Computer vision syndrome causes eye fatigue, which can make you feel tired in general.
Many special purpose lens designs work well for computer glasses. Because these lenses are prescribed specifically for computer use, they are not suitable for driving or general purpose wear.
The simplest computer glasses have single vision lenses with a modified lens power prescribed to give the most comfortable vision at the user's computer screen. This lens power relaxes the amount of accommodation required to keep objects in focus at the distance of the computer screen and provides the largest field of view.
Single vision computer glasses reduce the risk of eye strain, blurred vision and unnatural posture that can cause neck and back pain, and can be used comfortably by young and old computer users alike.
Another popular lens design for computer glasses is the occupational progressive lens — a no-line multifocal that corrects near, intermediate, and, up to a point, distance vision.
It has a larger intermediate zone than regular progressive lenses, for more comfortable vision at the computer. But this leaves less lens area for distance vision. So these lenses are not recommended for driving or other significant distance vision tasks.
Other lenses used for computer glasses include occupational bifocal and trifocal lenses. These lined multifocal lenses have larger zones for intermediate and near vision than regular bifocals and trifocals, and the position of the intermediate and near zones can be customized for your particular computer vision needs.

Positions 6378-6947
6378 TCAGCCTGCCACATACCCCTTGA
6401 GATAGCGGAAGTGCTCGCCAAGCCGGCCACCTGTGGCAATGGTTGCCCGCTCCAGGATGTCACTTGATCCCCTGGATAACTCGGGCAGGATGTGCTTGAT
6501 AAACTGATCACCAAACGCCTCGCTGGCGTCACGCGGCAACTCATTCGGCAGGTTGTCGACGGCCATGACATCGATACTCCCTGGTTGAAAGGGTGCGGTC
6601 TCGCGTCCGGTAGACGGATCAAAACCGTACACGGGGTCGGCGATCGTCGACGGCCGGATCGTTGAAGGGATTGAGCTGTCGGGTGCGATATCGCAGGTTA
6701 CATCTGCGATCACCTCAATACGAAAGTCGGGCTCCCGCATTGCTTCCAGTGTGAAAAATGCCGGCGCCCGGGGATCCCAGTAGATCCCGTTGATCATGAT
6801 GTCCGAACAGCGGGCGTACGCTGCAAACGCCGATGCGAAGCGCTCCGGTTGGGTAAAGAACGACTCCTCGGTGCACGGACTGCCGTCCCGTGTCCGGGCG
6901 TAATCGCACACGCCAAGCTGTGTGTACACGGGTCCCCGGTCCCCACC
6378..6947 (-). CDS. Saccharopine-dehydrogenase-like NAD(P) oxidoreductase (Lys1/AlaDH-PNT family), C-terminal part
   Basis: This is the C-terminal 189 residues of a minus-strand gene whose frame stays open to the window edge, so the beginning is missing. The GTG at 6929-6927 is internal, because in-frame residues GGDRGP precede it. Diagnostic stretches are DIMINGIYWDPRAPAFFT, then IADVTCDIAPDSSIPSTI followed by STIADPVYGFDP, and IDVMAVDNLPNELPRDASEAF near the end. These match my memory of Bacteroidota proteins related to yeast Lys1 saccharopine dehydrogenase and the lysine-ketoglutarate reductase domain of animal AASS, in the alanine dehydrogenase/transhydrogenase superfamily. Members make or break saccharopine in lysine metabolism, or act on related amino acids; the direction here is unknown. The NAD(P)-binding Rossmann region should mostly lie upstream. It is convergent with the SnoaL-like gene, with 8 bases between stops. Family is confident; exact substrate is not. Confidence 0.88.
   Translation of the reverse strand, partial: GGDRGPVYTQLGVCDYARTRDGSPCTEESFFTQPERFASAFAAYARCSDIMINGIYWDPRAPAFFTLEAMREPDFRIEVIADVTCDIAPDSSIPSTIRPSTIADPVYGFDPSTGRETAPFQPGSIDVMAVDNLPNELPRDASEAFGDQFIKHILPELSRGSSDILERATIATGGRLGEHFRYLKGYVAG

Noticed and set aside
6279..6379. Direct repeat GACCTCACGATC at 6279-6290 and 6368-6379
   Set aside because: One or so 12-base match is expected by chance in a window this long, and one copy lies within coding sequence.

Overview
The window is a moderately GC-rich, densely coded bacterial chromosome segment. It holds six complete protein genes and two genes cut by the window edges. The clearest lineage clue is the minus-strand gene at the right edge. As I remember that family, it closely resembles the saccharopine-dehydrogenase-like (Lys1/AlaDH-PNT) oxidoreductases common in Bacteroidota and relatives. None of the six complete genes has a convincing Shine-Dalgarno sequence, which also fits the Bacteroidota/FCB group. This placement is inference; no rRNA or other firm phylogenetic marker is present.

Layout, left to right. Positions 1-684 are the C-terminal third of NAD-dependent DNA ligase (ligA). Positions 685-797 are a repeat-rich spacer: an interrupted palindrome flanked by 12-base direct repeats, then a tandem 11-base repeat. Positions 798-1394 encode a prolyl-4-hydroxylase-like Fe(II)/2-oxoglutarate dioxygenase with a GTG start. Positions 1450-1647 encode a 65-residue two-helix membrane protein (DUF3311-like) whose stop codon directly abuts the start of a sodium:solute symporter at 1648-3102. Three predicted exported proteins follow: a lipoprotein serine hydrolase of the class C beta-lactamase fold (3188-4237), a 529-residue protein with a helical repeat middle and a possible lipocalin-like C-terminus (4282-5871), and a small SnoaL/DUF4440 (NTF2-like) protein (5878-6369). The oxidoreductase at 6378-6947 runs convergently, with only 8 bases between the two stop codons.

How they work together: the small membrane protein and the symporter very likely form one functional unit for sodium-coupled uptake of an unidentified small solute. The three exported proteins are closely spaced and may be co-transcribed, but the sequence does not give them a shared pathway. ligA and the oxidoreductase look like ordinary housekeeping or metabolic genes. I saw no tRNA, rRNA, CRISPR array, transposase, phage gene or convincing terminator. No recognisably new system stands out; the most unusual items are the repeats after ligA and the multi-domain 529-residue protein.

Your optometrist or ophthalmologist can help you decide which lens design will best suit your needs for computer glasses.
For maximum viewing comfort, the lenses of your computer glasses should include anti-reflective coating. Sometimes called anti-glare treatment, anti-reflective (AR) coatings eliminate reflections of light from the front and back surfaces of your lenses that can cause eye strain.
Some eye doctors recommend adding a light tint to computer glasses to reduce glare caused by harsh overhead lighting and to enhance contrast. Tinted computer lenses also are recommended to block short-wavelength, "blue" light emitted from computer screens that is associated with glare and eye strain.
For more details about anti-reflective coating and tints for your computer glasses, consult your eye care professional.
Resist the temptation to buy over-the-counter reading glasses for use as computer glasses.
Because an accurate eyeglasses prescription is essential if you want to get the full benefits from computer glasses, it's best to purchase this eyewear from a knowledgeable eye care professional.
Prior to scheduling your eye exam, measure how far you like to sit from your computer. Measure from the bridge of your nose to the surface of your computer screen.
Bring this measurement with you to your exam so your eye doctor can use it to help determine the optimum lens power for your computer glasses.
Article sourced from All About Vision